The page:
It has provoked everyone—and attracted too many unskilled, disaffected Englishmen and their familiesby James Harkin / December 27, 2015 / Leave a comment
The Islamic State of Iraq and Sham (IS) emerged from the swamp of the Syrian civil war in spring 2013. The clue was always in the name. Al-Qaeda’s aim had been to build a terror organisation powerful enough to take the battle to its Western enemies. IS saw its mission as more religiously purist and constructive—to improve the piety of Sunni Muslims and build a government around them.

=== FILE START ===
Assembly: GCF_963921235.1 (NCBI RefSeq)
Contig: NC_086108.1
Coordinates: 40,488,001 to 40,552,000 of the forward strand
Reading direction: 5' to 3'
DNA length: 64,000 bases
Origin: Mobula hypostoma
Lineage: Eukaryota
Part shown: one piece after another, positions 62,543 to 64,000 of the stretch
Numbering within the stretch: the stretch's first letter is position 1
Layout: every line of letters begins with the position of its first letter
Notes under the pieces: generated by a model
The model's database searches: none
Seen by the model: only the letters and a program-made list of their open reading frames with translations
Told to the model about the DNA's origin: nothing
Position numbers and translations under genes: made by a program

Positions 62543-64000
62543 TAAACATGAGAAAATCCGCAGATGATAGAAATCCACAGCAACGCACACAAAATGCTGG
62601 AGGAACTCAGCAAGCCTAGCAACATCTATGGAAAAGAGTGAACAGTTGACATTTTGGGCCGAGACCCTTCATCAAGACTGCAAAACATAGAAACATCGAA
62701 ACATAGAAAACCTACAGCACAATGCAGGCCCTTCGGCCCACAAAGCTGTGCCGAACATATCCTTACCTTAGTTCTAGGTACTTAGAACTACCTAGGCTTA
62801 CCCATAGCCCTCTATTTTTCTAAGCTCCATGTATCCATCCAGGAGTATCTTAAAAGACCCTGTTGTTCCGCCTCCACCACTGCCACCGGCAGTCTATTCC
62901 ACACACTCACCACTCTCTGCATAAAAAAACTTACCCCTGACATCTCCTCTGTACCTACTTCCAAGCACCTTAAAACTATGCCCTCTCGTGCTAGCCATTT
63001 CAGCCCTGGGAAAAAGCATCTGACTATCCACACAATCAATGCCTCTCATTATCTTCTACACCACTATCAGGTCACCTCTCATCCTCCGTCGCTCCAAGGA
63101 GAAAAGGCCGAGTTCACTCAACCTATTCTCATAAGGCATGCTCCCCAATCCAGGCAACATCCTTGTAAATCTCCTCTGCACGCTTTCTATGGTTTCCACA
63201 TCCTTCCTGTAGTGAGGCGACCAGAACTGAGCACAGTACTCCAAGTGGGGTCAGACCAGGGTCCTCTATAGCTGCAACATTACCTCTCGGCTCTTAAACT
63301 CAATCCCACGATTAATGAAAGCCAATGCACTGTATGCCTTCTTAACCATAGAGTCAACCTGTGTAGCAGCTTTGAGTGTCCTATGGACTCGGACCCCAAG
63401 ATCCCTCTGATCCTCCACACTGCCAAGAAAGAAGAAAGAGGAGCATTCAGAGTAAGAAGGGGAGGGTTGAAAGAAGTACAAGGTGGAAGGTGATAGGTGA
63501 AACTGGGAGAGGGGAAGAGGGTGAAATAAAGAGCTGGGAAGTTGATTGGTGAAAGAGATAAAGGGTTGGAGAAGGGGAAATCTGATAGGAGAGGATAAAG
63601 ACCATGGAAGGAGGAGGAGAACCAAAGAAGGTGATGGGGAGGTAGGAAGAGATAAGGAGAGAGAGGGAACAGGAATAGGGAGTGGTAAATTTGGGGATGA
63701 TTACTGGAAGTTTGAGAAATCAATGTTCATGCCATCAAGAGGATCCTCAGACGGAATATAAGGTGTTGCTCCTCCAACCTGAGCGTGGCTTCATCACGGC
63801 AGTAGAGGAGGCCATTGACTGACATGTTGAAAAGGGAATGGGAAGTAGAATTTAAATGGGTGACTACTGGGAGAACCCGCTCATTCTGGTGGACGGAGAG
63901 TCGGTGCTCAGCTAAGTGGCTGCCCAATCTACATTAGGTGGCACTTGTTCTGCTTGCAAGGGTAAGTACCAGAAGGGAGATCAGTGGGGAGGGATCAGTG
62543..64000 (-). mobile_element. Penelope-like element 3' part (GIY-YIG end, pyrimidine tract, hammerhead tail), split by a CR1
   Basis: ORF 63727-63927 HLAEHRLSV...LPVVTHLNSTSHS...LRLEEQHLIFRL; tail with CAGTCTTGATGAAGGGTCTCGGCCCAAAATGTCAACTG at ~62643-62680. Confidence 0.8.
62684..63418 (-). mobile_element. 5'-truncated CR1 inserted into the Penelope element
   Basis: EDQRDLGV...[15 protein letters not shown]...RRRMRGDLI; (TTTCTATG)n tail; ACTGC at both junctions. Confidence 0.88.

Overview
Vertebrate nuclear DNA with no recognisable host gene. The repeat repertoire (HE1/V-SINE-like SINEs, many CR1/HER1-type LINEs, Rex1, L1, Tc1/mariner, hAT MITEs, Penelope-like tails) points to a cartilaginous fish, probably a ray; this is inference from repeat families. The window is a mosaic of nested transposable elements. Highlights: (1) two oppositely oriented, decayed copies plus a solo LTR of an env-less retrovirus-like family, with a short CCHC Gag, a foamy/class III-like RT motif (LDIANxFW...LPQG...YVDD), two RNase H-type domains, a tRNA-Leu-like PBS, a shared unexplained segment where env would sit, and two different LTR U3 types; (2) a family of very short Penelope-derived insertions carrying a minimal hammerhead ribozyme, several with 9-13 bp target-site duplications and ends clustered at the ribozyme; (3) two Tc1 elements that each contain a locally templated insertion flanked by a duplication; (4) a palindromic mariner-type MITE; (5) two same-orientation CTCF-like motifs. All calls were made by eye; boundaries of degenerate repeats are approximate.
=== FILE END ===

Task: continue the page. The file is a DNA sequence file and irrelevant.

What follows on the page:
Like any primitive state, it began by taking a monopoly on violence and coercion. For impoverished Sunni Muslims who were sick of the ruthlessness of the Syrian regime and the money-grubbing corruption of the rebels, it wasn’t entirely unpopular. The revenge cult of Jabhat al-Nusra, al-Qaeda’s Syria affiliate, had thrived amid the chaos, but the appearance of the Islamic State of Iraq and Sham spoke of something new—a pressing demand for the re-establishment of order. To some ordinary Sunni Muslims who simply wanted to live their lives, having the Islamic State lay down the law didn’t seem like a bad bet. “Even if their system is bad,” an opposition activist from Homs called Hamza Sattouf told me, “the fact that they have one is good.”